Trump Labor Department nominee questions key Obama-era rules

© Reuters. Alex Acosta, nominated by President Donald Trump to be Secretary of Labor, testifies during his confirmation hearing before the Senate Committee on Health, Education, Labor and Pensions on Capitol Hill.

By Amanda Becker

WASHINGTON (Reuters) – US Labor Secretary candidate R. Alexander Acosta told a Senate committee on Wednesday that he would abide by President Donald Trump’s directive to review a pending “fiduciary rule” for investment advisers to retirement, indicating that you think you are going too far.

Acosta told the Senate Health, Education, Labor and Pensions Commission that the fiduciary rule, which would take effect on April 10 but which the department proposed to delay, goes “far beyond” regulating the conduct of investment advisers. .

The Trump administration directed the department last month to review whether the Obama-era rule, which requires brokers offering investment advice for retirement to put their clients’ interest first, was onerous and out of step. with current White House policies.

Acosta also expressed reservations about another Obama administration rule issued last year that more than doubled the salary cap under which employees would be eligible for overtime pay, from $ 23,660 to $ 47,476 a year.

Acosta said he had “serious doubts whether the secretary of labor had the power to enact this in the first place.”

A federal judge in November blocked the rule, which extended mandatory overtime pay to more than 4 million salaried workers. The Trump administration must decide whether to uphold the rule, and Acosta’s remarks indicated that, if confirmed, he could refuse to do so.

However, Acosta told the senators that was sensitive to the fact that the overtime rules have not been updated in more than a decade.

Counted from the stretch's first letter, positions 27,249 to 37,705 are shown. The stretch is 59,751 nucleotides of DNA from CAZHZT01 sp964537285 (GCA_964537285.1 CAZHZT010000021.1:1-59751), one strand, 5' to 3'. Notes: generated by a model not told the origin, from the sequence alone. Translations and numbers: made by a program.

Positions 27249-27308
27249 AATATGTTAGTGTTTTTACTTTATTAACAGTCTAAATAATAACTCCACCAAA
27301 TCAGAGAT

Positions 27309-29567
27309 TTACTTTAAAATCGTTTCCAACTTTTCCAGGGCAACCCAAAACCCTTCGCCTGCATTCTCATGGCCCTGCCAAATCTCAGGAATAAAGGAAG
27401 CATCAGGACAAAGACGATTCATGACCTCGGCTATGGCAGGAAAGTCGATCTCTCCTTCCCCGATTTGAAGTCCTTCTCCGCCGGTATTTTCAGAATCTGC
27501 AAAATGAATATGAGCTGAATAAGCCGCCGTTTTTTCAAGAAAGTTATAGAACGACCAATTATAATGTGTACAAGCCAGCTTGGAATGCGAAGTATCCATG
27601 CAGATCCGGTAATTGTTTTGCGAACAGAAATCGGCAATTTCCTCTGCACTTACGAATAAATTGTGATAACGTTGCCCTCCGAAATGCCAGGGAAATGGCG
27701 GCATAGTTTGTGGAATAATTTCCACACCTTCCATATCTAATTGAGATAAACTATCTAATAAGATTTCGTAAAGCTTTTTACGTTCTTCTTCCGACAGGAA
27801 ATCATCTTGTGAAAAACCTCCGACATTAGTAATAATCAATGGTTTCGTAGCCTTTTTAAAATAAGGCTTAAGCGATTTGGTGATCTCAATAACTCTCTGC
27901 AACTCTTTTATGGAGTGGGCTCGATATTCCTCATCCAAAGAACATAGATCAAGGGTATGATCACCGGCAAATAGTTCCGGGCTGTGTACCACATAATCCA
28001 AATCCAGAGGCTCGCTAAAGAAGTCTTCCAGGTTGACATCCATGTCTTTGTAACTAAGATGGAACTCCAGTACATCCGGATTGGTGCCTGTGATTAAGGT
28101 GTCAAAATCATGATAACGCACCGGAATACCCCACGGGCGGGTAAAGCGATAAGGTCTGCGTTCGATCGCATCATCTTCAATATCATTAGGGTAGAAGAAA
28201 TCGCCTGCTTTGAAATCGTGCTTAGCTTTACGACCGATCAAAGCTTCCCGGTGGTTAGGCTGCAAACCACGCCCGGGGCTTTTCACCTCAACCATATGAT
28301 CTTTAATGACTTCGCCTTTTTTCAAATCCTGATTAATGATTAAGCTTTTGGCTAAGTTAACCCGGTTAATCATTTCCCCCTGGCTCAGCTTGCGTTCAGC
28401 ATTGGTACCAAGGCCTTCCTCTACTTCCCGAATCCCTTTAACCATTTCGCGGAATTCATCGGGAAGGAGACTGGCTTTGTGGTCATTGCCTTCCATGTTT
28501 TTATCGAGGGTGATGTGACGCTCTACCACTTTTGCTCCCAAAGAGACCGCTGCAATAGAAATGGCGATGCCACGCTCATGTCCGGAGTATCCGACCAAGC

During the three-hour hearing, Acosta said that while he felt that both Republicans and Democrats had a common goal of protecting the interests of American workers, they may not agree on the best courses of action.

Ultimately, Acosta told the panel, Trump selects the secretaries of the cabinet and assigned them the task of implementing the vision of his administration.

“We work for the president, he is our boss, so all the cabinet officials … will eventually follow his lead unless we feel we can’t and if we can’t, we resign,” Acosta said.

Acosta, a former member of the National Labor Relations Board and dean of the Florida International University School of Law in Miami, was nominated to be secretary of labor in February, a day after Trump’s original election was withdrawn, Andrew Puzder.

Acosta has had a decades-long career in public service and has been through multiple Senate probes for previous appointments, so his nomination is unlikely to derail. If the panel approves, Acosta will stand for a confirmation vote before the full Senate.

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